I was reading a paper and it was affirmed in there that $\mathbb{R}\mathbb{P}^2\times\mathbb{S}^1$ was a non-orientable 3-manifold.

Does anyone knows how to prove it? if not, is there another (simple) example of a non-orientable 3-manifold?

  • $\begingroup$ Do you believe that $\mathbb{R}P^2$ is non-orientable? $\endgroup$ – Randall Mar 15 '18 at 16:00
  • $\begingroup$ yes (actually I saw the proof that $\mathbb{R}\mathbb{P}^n$ is non-orientable if $n$ is even) @Randall $\endgroup$ – Pires Dankan Mar 15 '18 at 16:03
  • $\begingroup$ If you can take $H_1$ you are now done. $\endgroup$ – Randall Mar 15 '18 at 16:06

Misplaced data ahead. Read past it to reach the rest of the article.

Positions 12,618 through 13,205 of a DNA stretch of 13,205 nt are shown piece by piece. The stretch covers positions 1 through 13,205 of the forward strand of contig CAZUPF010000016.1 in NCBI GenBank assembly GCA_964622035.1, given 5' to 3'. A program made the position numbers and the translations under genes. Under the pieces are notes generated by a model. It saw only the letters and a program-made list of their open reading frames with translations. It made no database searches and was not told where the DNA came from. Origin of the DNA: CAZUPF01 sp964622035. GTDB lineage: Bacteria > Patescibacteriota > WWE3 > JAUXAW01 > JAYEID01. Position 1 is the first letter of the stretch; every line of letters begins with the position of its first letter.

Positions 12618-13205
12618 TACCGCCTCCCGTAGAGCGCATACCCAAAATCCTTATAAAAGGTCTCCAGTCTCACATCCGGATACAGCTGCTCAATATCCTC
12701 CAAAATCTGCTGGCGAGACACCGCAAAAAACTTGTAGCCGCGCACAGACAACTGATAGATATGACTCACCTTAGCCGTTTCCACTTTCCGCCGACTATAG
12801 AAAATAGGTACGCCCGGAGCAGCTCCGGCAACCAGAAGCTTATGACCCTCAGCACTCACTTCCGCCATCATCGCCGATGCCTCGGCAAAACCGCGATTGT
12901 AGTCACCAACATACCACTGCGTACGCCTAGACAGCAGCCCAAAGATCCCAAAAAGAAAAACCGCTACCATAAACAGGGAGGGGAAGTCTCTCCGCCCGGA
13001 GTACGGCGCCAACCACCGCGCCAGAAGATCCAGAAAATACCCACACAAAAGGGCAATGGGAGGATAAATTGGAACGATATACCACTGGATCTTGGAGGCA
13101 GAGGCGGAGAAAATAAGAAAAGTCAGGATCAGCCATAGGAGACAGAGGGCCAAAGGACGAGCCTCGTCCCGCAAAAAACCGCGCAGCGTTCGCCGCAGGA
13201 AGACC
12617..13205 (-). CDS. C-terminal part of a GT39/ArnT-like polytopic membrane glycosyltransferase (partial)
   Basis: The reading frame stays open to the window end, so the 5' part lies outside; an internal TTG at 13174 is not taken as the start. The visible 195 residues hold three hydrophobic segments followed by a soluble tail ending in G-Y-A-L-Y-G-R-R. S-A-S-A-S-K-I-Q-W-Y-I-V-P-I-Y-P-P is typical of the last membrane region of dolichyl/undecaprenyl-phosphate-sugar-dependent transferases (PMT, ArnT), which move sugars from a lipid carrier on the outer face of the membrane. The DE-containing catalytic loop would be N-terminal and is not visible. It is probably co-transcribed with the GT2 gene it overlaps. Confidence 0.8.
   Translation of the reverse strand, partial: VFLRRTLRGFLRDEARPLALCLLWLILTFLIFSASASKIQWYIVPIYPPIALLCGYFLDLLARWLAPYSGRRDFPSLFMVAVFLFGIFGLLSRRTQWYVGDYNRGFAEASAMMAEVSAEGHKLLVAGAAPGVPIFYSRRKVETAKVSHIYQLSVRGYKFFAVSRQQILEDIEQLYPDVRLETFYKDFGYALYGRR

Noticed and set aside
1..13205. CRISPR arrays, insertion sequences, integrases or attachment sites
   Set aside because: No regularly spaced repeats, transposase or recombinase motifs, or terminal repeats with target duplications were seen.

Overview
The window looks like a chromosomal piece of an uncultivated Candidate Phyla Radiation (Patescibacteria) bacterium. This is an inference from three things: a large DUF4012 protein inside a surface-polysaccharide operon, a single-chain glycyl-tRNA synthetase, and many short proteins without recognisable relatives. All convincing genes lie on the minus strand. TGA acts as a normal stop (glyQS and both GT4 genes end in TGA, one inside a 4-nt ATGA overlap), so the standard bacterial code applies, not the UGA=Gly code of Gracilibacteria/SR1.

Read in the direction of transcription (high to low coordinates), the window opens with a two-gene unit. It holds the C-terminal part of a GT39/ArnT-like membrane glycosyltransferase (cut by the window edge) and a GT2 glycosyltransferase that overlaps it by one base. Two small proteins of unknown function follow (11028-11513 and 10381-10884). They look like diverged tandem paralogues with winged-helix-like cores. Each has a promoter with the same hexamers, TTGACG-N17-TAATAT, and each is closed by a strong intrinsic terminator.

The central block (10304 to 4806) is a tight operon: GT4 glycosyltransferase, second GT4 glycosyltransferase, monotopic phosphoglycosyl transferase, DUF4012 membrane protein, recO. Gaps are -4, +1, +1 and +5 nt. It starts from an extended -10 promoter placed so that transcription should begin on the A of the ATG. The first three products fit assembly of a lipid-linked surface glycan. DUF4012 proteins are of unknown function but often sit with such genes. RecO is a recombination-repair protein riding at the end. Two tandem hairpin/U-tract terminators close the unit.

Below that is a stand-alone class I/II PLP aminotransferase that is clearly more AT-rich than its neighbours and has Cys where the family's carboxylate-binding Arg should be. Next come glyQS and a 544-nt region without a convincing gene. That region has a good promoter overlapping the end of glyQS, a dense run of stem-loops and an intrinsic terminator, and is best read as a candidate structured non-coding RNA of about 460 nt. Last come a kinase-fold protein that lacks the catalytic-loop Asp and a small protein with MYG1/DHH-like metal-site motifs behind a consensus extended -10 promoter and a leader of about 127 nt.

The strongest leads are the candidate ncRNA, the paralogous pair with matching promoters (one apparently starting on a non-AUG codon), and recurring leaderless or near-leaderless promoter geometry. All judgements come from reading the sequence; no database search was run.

• $\begingroup$ Is there any other way to prove it without using Homology group? @Randall $\endgroup$ – Pires Dankan Mar 15 '18 at 16:11

It has a connected orientable double cover, which is $S^2\times S^1$. Thus the space itself must be non-orientable.

Or you could use the fact that the product of manifolds $X$ and $Y$ is orientable if and only if both $X$ and $Y$ are orientable.

  • $\begingroup$ $S^2 \times S^1$ also has a connected orientable double cover (namely $S^2 \times S^1$)... as $\Bbb Z$ has a subgroup of index 2. $\endgroup$ – PVAL-inactive Mar 16 '18 at 8:44
  • $\begingroup$ @PVAL-inactive that is true. But it is not an orientation covering. The orientation covering of $S^2 \times S^1$ is its disjoint union with itself. $\endgroup$ – Mihail Mar 16 '18 at 11:29

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